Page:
It’s a new year; and if you’re wanting a new look, consider the new concept in facial rejuvenation: pan-facial volume augmentation.
“We used to simply fill in wrinkles and lines, plumping them up with facial fillers,” ex-plains Dr. Gregory Branham, division chief of facial plastic surgery with Washington University Physicians. “We were very focused on the symptoms, but not on the cause. Facial folds and lines are largely due to a lack of overall facial volume that occurs naturally with aging.”
Starting at about age 30, gradual bone loss begins. This ‘facial osteoporosis’ compromises the bony scaffolding that helps anchor fat deposits to the upper portion of the face. The result is the typical facial droop, a process Branham calls “descent and deflation,” in which fat redistributes and settles near the jowl, chin and neck. And simply injecting filler into lines and wrinkles won’t change the facial architecture, he notes.
“The newer concept we’re using addresses the deeper volume loss,” he says. “We now target the areas where the face needs additional structural support.” For example, nasolabial folds (lines from the nose to the corners of the mouth) are caused by a lack of supporting bone and fat volume in the cheekbone region. Correcting this issue involves adding volume to the mid-face, supporting and lifting the droopy skin that creates the fold. “By adding support to the area above the fold, we can lift it up and decrease the depth of the fold, while retaining a very natural appearance,” he says. “And if the fold is very deep, we can also target it with some local filler.”
The pan-facial approach reshapes facial contours, replacing the heavy, square-jawed appearance of jowls with a more youthful oval shape in which the upper portion of the face tapers to a more narrow jawline. Branham refers to the desired shape as an ‘inverted egg’ with the pointy end at the bottom and the wider end at the top.
To achieve this effect, Branham uses a combination of techniques. First, the lower portion of the face is contoured with gentle liposuction to carefully remove excess fat from the jawline and chin. A small volume of fat also is removed from the belly, again using techniques that create minimal cell disruption. Retaining the integrity of the harvested belly fat is important because these are the fat cells that will be used to recreate volume in the upper portion of the face.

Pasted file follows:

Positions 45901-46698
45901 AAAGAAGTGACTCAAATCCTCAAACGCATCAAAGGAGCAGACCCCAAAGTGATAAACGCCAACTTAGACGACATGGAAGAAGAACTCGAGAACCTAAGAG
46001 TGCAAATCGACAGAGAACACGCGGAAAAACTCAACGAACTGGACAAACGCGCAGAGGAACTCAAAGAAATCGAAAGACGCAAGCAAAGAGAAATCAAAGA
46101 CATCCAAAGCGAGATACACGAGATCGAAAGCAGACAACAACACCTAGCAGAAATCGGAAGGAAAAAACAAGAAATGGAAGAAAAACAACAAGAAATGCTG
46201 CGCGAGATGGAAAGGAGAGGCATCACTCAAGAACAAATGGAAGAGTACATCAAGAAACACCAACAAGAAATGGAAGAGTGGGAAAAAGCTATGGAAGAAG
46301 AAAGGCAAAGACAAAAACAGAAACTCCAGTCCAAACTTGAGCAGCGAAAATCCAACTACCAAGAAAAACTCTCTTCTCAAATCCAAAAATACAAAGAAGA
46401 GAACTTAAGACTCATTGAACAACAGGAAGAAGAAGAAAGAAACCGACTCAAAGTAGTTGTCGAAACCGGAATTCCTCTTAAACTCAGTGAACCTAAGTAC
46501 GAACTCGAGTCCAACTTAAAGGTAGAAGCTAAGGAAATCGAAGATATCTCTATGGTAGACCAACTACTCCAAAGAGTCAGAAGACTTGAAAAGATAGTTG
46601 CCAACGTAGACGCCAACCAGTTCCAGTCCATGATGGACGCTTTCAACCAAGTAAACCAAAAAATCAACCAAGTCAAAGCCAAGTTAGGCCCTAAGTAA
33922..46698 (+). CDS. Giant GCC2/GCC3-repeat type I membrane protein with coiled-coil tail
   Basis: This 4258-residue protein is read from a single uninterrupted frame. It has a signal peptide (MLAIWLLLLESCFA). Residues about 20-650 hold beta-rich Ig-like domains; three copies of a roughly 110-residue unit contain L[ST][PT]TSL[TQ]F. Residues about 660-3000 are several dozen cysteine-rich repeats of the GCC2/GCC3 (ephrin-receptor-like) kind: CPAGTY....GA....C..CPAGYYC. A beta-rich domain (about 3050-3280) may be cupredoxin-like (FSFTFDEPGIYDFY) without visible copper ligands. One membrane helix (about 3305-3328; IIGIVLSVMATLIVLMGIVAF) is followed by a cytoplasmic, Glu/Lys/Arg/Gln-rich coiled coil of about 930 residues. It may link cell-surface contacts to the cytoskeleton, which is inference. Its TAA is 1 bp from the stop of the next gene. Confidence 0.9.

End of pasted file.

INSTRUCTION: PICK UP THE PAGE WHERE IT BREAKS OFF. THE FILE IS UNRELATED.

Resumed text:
Branham notes that harvesting fat from the belly or thigh is not done to contour those areas. Rather, the fat from these regions tends to be “a bit more stubborn,” and generally survives better when injected into the face. “We expect about 60 percent of the fat we inject to persist after injection,” he says.
Depending on the patient’s individual needs, additional augmentation with fillers, some type of lifting procedure and/or skin resurfacing may be needed to obtain the best overall results. “How long the results last depends on the individual’s own aging process, but we generally expect lifting and fat transfer procedures to last for five to 10 years. Fillers are absorbed by the body within a year or so,” he says.
The most important advice Branham offers those who are considering facial rejuvenation is to “have an open mind. You may have a set notion about what you need, but be willing to look at all the options.”
On the cover: Dr. Gregory Branham specializes in cosmetic procedures such as rhinoplasty, facelifts, browlifts and eyelid surgery. He also performs reconstructive facial surgery for patients who have had cancer removed with Mohs surgery. He sees patients in West St. Louis County at the Washington University Facial Plastic Surgery Center in Creve Coeur. For more information, call 996-3880 or visit facialplasticsurgery.wustl.edu.